• Set priorities. If you have multiple credit cards, identify the one with the highest interest rate. Pay that card down as aggressively as possible while making minimum payments on the others. After the first card is paid off, allocate your largest payment to the card with the second-highest interest rate, and so on, until you eliminate your debt.
  • Look for 0% interest rates. Another technique is to apply for a new credit card that offers a promotional 0% interest rate, usually for a period of 12 to 24 months, then transfer all outstanding balances to the new card. This will buy you time to pay down the balance without accruing additional interest charges. Berkshire Bank offers a number of credit cards to help our customers keep their debt under control.

Be Strategic About Your Loans

Buying a home, getting a new car, sending your children to college—these can all be worthwhile investments, and borrowing money is a great way to make them happen. While loans can afford you the opportunity to make major expenditures, keeping up with the payments can be a challenge.
  • Make mortgages manageable. Most homes are financed with 15- or 30-year mortgages, but you’re not obligated to keep the original loan that long. If interest rates drop, consider refinancing. Even a 1% rate reduction can trim payments on a $200,000 mortgage by well over $100 per month. If rates haven’t dipped, switching to a loan with a longer payoff period will reduce monthly payments and free up cash to pay off shorter-term debt. Berkshire Bank can help you navigate our many mortgage refinancing options.
  • Shift gears. Consumers often drive away from an auto dealer with a vehicle they love and a loan they don’t. The solution is to trade in that unsatisfactory loan on your new car, motorcycle, or RV. Refinancing to a lower interest rate or longer repayment period will reduce monthly payments and minimize stress on your household budget. Berkshire Bank provides a range of auto refinancing options to help you get back on track.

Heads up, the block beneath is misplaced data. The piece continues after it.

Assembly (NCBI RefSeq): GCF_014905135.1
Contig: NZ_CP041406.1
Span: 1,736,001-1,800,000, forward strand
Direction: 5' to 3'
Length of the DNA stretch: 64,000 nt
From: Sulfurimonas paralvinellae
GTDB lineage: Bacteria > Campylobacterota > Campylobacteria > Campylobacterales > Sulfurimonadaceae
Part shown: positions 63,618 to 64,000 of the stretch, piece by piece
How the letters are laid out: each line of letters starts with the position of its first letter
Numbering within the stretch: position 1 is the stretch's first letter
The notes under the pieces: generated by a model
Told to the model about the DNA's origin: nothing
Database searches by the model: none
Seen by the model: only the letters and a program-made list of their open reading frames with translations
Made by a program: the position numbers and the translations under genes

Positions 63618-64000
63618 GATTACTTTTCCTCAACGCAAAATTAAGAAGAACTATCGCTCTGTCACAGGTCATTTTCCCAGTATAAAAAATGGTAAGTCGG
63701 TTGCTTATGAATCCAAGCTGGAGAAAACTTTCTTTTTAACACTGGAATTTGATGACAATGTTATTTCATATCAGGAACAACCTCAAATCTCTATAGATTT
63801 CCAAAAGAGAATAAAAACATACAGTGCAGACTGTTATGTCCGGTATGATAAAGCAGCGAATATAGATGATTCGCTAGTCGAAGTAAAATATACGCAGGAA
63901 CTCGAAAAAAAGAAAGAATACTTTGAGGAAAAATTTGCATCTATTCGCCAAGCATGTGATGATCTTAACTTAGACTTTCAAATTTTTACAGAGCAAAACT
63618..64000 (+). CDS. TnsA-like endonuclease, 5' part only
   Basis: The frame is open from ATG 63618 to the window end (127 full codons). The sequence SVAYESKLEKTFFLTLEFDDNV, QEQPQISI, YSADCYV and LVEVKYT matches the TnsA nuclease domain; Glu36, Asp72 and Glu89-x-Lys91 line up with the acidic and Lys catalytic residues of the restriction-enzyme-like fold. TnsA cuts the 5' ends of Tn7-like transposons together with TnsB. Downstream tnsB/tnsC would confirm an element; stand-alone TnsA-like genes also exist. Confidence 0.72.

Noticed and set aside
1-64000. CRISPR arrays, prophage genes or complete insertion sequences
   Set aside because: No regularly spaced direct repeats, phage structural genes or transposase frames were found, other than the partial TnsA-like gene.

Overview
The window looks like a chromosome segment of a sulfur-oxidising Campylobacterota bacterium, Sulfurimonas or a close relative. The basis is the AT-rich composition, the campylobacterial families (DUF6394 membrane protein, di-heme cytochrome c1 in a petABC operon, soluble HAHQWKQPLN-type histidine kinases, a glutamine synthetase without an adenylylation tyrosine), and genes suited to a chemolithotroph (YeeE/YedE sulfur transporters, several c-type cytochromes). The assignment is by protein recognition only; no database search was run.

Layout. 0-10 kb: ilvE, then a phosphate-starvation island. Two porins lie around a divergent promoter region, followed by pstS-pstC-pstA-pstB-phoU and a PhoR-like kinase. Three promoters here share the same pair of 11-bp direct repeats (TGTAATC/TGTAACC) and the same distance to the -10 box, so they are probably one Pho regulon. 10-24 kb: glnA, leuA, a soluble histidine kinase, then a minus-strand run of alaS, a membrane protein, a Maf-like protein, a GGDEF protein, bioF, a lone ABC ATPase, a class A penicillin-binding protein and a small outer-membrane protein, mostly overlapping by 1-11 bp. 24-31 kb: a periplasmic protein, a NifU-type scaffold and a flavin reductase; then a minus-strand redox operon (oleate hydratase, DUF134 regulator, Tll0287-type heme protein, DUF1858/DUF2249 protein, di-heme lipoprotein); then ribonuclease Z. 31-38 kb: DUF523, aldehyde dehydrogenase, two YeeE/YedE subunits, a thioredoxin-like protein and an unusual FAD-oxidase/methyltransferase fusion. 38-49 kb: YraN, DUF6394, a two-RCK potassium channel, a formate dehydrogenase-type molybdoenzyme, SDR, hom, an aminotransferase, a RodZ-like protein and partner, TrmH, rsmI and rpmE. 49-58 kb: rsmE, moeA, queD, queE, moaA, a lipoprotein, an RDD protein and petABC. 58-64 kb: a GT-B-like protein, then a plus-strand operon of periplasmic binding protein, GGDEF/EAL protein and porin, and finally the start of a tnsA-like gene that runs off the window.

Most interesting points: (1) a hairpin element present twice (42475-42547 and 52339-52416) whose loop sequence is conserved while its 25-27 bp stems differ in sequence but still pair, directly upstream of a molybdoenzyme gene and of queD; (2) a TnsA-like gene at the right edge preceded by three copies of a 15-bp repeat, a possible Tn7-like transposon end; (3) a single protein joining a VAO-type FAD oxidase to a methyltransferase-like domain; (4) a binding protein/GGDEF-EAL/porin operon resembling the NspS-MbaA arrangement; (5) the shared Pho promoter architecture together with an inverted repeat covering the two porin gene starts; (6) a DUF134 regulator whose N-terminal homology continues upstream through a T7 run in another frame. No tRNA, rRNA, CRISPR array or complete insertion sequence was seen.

• Simplify student loans. Student debt can be crippling. One solution is to consolidate all those years of school loans into a single new loan to reduce overall monthly payments and simplify your finances. College grads with federal loans can apply for a Direct Consolidation Loan.
  • Get it together. Debt consolidation is an effective tactic. Berkshire Bank offers great rates on personal loans, home equity loans, and lines of credit. You can use money from those sources to pay off credit card balances, medical bills, and even school loans, bringing your debt under control.
  • Beware of debt-relief companies. Many debt-relief companies can be scams. In November, a student loan debt-relief scheme siphoned millions out of former students’ pockets, according to the Federal Trade Commission. Contact your state Attorney General’s Office or consumer protection department to vet out debt-relief companies before giving them your business. You can also reach out to your partners at Berkshire Bank for help consolidating loans and paying off debt.
Developing a smart strategy to pay down your debt and consolidate loans will help you get a handle on your finances. Berkshire Bank provides a variety of resources to help our customers understand their options and improve their overall financial health. Contact us today to learn more about how we can help you manage your debt.